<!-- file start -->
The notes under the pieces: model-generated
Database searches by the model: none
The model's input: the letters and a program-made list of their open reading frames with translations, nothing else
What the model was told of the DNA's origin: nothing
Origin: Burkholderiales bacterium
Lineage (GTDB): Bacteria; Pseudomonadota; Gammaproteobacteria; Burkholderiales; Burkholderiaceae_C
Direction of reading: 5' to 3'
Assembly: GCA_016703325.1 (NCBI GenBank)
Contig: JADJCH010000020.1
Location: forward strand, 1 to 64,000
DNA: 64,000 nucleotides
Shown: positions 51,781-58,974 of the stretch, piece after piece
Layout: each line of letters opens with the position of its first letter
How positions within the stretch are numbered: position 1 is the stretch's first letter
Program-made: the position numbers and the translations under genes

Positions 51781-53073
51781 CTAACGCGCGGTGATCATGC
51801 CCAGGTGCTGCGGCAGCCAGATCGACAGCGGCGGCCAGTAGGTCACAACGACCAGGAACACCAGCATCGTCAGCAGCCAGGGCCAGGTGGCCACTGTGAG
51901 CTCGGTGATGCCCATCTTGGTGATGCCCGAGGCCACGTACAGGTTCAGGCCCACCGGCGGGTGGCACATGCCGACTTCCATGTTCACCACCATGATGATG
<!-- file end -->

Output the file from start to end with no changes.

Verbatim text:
The notes under the pieces: model-generated
Database searches by the model: none
The model's input: the letters and a program-made list of their open reading frames with translations, nothing else
What the model was told of the DNA's origin: nothing
Origin: Burkholderiales bacterium
Lineage (GTDB): Bacteria; Pseudomonadota; Gammaproteobacteria; Burkholderiales; Burkholderiaceae_C
Direction of reading: 5' to 3'
Assembly: GCA_016703325.1 (NCBI GenBank)
Contig: JADJCH010000020.1
Location: forward strand, 1 to 64,000
DNA: 64,000 nucleotides
Shown: positions 51,781-58,974 of the stretch, piece after piece
Layout: each line of letters opens with the position of its first letter
How positions within the stretch are numbered: position 1 is the stretch's first letter
Program-made: the position numbers and the translations under genes

Positions 51781-53073
51781 CTAACGCGCGGTGATCATGC
51801 CCAGGTGCTGCGGCAGCCAGATCGACAGCGGCGGCCAGTAGGTCACAACGACCAGGAACACCAGCATCGTCAGCAGCCAGGGCCAGGTGGCCACTGTGAG
51901 CTCGGTGATGCCCATCTTGGTGATGCCCGAGGCCACGTACAGGTTCAGGCCCACCGGCGGGTGGCACATGCCGACTTCCATGTTCACCACCATGATGATG